The best of the federal blogosphere

Harrison Ford walks the red carpet
Transportation Department
fastlane.dot.gov
Jan. 7, 2011

Actor Harrison Ford has never nabbed an Oscar, but then again George Clooney has never won the Wright Brothers Memorial Trophy.

Randy Babbitt, administrator of the Federal Aviation Administration, presented the 2010 trophy to Ford last month at the Wright Memorial Dinner hosted by the Aero Club of Washington, writes Transportation Secretary Ray LaHood at the "Fast Lane" blog.

Ford, a pilot, was honored for his extensive work encouraging kids to take an interest in aviation. He served as chairman of the Experimental Aircraft Association’s Young Eagles program, through which volunteer pilots offer many kids their first opportunity to fly.

Ford has flown with more than 300 kids, LaHood writes. “I can’t imagine how exciting it must have been for them to have Han Solo and Indiana Jones himself piloting their very first flight.”

Body scans: The big picture
Transportation Security Administration
blog.tsa.gov
Jan. 5, 2011

Contrary to rumor, the Transportation Security Administration did not scale back the use of the controversial whole-body scanners during the holiday travel season, writes TSA’s Blogger Bob.

Apparently, some people were suspicious because they did not see the Advanced Imaging Technology systems in action during their travels. They suspected TSA opted to stick with traditional scanning at many airports in hopes of keeping the security lines moving.

In fact, the AIT machines — 486 so far — are deployed at only 78 of the 450-plus airports in which TSA operates, according to Blogger Bob. The machines are periodically shut down for maintenance, and some systems will sit idle until security officers are fully trained.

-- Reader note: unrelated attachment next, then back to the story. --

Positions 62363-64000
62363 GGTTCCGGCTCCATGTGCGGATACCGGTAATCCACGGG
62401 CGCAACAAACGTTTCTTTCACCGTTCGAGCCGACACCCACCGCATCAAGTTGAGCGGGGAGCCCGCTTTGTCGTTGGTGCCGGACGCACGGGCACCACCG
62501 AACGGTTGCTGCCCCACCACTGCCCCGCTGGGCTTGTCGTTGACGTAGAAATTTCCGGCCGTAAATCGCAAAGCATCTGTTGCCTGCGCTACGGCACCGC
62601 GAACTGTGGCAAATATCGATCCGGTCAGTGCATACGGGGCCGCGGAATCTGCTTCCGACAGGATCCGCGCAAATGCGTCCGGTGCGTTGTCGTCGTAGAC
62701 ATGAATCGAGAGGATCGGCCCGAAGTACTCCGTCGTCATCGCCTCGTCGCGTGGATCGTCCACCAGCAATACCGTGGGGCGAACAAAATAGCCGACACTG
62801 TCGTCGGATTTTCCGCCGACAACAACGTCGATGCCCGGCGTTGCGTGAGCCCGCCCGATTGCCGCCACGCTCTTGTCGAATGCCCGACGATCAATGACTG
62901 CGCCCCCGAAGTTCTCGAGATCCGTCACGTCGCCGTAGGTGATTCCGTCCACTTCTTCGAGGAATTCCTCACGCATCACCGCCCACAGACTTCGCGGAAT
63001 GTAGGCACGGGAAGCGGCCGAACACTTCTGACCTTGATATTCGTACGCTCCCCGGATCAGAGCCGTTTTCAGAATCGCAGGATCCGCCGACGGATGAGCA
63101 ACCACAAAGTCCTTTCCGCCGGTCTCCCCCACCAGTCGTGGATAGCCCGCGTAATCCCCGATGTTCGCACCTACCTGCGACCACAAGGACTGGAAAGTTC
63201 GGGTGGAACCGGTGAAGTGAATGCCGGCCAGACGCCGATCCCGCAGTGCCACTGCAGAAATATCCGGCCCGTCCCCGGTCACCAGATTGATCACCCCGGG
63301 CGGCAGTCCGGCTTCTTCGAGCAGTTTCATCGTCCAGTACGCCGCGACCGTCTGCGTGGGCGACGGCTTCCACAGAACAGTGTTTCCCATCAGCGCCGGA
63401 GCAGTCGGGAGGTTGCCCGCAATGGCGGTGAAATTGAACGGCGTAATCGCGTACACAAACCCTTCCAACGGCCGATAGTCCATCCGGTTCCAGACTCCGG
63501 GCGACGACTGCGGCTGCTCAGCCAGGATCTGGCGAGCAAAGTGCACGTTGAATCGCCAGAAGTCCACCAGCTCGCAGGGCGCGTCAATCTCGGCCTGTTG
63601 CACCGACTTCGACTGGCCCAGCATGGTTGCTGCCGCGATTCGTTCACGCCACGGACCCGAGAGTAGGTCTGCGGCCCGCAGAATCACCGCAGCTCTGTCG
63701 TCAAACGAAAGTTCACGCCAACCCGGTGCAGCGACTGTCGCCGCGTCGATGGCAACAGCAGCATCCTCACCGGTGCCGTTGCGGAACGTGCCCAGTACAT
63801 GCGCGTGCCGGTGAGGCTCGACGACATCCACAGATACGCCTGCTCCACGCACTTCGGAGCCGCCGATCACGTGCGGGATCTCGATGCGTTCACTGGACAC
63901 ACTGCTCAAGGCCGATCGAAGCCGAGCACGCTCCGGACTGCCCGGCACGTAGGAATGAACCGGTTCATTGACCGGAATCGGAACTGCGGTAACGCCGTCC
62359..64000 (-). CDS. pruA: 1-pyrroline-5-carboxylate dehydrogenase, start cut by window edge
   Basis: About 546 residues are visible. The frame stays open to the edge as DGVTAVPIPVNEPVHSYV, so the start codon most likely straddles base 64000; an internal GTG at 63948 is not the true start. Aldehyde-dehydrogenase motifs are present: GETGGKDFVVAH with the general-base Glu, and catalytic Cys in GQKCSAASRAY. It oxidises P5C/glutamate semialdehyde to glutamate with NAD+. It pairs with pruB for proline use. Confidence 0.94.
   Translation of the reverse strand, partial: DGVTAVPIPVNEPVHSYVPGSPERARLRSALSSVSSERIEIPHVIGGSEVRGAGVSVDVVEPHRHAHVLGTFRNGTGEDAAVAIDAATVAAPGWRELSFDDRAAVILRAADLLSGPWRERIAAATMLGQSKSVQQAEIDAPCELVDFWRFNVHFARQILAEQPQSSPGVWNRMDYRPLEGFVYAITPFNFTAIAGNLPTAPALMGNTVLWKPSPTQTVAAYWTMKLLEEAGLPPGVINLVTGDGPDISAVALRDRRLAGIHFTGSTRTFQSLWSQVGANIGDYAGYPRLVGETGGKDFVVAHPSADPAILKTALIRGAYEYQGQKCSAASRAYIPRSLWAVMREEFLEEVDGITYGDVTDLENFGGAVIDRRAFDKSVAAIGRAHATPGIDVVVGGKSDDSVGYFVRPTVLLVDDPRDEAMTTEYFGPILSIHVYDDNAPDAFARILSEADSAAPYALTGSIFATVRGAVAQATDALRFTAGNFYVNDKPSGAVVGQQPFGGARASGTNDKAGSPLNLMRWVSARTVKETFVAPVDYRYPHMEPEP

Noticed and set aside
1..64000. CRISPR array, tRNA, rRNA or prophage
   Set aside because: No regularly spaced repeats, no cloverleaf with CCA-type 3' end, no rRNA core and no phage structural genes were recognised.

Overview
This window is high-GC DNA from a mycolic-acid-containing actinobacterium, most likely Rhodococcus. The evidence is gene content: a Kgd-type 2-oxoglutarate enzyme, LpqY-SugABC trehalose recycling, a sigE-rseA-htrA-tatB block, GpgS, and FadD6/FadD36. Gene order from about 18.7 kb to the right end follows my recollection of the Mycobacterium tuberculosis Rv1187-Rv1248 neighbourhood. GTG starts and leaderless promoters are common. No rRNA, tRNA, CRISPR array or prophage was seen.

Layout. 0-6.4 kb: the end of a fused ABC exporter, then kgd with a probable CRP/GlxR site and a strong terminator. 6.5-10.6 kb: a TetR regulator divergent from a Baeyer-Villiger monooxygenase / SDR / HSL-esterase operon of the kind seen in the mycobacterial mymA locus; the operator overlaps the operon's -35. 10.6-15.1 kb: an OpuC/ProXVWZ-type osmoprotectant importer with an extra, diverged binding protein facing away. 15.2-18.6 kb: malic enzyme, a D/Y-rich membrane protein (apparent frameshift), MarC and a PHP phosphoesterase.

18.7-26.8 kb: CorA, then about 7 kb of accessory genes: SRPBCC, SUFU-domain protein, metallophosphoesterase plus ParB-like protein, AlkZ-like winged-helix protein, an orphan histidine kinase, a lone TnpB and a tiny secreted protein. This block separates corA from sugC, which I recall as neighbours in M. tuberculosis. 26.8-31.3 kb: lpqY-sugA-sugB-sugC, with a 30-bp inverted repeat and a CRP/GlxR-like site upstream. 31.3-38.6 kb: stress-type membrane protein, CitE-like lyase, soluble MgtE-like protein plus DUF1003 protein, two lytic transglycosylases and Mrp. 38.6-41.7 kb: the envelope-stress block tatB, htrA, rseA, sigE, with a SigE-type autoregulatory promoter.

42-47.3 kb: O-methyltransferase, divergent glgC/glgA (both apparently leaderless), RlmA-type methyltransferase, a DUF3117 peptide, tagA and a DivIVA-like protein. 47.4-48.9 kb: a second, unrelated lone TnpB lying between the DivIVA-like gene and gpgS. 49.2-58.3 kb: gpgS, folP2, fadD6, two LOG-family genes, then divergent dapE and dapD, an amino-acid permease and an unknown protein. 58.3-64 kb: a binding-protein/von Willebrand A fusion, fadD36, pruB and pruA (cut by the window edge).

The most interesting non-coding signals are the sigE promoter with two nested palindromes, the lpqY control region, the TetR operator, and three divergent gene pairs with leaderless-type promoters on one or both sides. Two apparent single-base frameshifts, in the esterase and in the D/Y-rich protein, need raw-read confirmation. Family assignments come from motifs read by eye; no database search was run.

So if the busy travel season passed relatively painlessly, it was “thanks to our hard-working officers and prepared passengers,” he writes.

ISPs: Change you can believe in?
Federal Communications Commission
blog.broadband.gov
Dec. 6, 2010

The folks at the Federal Communications Commission are wondering why so many people have been changing their Internet service providers.

According to a recent national survey, 38 percent of Internet users have chosen to switch ISPs in the past three years, writes Joel Gurin, chief of FCC's Consumer and Governmental Affairs Bureau.

The numbers might be deceiving. Many respondents said they would switch except for the costs involved, which can include a deposit, an installation fee and, in some cases, an early termination fee.

But FCC officials are seeking more information on how users decide whether to switch. For example, 49 percent of respondents said they made the change to get a better connection, but many users also indicated they weren’t sure of their broadband speed.

“This survey, together with earlier data we’ve reported, underscores how much consumers need clear information to help them make smart choices about Internet service,” Gurin writes.

We the people: A historical perspective
Census Bureau
blogs.census.gov
Jan. 4, 2011

Although recent decades have brought a major shift in immigration patterns, the size of the foreign-born population of the United States relative to the rest of the country has not changed dramatically in the past 150 years, according to the Census Bureau.

When the bureau first began collecting data on place of birth in 1850, immigrants made up 10 percent of the U.S. population. That rose to 15 percent by 1890, but now stands at 12 percent, notes the "Random Samplings" blogger.

The big change has been in the countries of origin, particularly in the second half of the 20th century. In 1960, 75 percent of foreign-born U.S. residents came from Europe, compared with 16 percent in 2000. In the same period, the percent of immigrants from Latin America increased from 6 percent to 51 percent.

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